In this latest rations feature, although delving back into my archives again, I move forward to the Danish Summer Field Ration of 2011, writes Bob Morrison.
Danish rations at the turn of the millennium, while adapted to national taste and diet expectations, were not exactly the most inspiring of the many different types I have sampled since my first forays into the field to document military equipment back in the mid to late 1980s.
It was one of Denmark’s ration packs I first turned my attention to way back in late 2008, when I started documenting what troops I had worked with ate in the field, and three years further down the line from my first look at that already six year old carton the Danes had moved forward a bit with their field cuisine. Danish troops serving in 2011 in Helmand Province alongside British Forces did not have their own national specialist Hot Climate Rations and instead had a choice of four types of combat ration available to them to provide quality. These were: the Norwegian Tropical Field Ration, from Drytech; the UK 24-Hour Multi-Climate Ration or MCR; the US Meal Ready-to-Eat; and this, the then new, Danish Summer Wet Pouch Ration.
The Danish battlegroup in Helmand was only 750-strong, and just around 8% of the size of the British contingent it worked alongside, so it was unsurprising that their government did not invest in producing their own version of the UK MCR in what would be considered comparatively small quantities and instead issued a choice of UK, US and Scandinavian (at that time Norway, Sweden and Finland all used Drytech REAL Meals) field rations alongside one of their standard issue rations intended for Northern Europe. Most nations have their own food likes, mostly traditionally based on the most plentiful raw ingredients in their part of the world, and although Danish troops are a cosmopolitan bunch they still have their preferences so it made sense that, while not quite ideal for Afghanistan in the hottest months of the year, the standard Summer Wet Pouch ration packs tailored specifically for their taste buds should also be available to troops stationed in Main Operating Bases where logistics did not present as much of a problem.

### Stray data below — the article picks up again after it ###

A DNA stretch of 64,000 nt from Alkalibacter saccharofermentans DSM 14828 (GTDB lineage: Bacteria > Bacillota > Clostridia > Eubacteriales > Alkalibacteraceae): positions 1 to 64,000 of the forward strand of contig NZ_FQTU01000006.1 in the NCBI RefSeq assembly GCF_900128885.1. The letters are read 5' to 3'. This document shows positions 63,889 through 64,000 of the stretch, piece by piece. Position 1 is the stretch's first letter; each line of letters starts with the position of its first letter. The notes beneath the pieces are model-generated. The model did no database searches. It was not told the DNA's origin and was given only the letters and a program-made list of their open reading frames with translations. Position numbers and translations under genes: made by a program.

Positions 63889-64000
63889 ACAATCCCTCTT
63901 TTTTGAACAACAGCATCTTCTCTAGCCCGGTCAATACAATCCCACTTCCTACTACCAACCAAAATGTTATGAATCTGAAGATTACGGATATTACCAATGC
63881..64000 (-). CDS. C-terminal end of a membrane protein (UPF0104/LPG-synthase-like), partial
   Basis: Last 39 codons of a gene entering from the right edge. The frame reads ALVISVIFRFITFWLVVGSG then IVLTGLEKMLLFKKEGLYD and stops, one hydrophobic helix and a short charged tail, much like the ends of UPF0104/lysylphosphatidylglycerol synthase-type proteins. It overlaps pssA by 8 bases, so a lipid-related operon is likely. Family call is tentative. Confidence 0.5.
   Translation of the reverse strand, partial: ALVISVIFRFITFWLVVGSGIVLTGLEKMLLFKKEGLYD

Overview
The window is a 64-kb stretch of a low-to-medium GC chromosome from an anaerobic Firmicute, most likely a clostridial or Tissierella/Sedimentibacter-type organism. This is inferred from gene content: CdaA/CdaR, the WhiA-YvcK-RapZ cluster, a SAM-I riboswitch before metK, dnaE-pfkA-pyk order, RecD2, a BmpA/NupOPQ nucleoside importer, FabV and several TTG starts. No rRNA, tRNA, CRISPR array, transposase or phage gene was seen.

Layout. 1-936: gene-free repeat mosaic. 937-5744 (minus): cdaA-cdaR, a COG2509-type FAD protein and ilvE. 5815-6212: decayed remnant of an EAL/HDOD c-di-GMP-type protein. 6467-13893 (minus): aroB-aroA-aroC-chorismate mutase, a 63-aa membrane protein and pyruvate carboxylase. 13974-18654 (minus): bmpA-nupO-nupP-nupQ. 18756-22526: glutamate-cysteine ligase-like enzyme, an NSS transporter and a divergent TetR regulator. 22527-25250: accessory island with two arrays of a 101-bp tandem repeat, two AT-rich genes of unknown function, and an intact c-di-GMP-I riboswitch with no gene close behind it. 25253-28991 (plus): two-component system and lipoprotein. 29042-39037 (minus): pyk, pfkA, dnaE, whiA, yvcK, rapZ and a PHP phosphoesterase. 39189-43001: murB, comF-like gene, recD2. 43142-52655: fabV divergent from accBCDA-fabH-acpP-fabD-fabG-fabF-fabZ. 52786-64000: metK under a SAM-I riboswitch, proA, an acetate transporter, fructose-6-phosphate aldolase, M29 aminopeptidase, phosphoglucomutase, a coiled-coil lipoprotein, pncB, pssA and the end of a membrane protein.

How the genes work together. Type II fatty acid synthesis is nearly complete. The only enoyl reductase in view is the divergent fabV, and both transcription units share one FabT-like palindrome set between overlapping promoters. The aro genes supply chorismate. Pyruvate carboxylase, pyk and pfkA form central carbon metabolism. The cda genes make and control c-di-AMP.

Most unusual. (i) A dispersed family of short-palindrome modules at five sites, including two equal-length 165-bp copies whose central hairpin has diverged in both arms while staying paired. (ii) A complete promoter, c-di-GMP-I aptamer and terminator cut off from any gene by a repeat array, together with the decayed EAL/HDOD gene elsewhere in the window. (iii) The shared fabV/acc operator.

In 2011 the Danes had three types of Field Ration available to them, with twelve menu choices for each of these three types, which were: Winter Dry Pouch or Summer Dry Pouch types, with freeze dried meals for rehydration with water, which of course is abundantly available in Northern Europe; and Summer Wet Pouch (i.e. retort pouch ) with boil-in-the bag main meal options. In comparison with what the UK MoD was issuing to frontline troops these newer Danish field rations were not at first glance quite as advanced, but compared to the ones they were replacing they were a welcome step in the right direction and indeed some components had effectively been imported from their American, British and Norwegian equivalents.
The pack featured here is a Summer Field Ration (Feltration, Sommer) which Carl sent back after working in the field with the Danish Battle Group in Afghanistan. This particular carton was Wet Pouch Menu 16 – Chicken Sour / Sweet Pasta and Breakfast Mix with Fruit Cereal ( Kylling Sur / Sød Pasta & Mix m. Frugt). It contained as its main components: a 500kcal vacuum-packed REAL Field Meal pouch of Breakfast Mix from Drytech AS of Norway; a 400g retort pouch of chicken and pasta giving 660cal, from OrifO of Denmark but produced in Thailand; and a 225g foil pouch of apple compote (literal translation apple porridge) from Skandig Food of Denmark.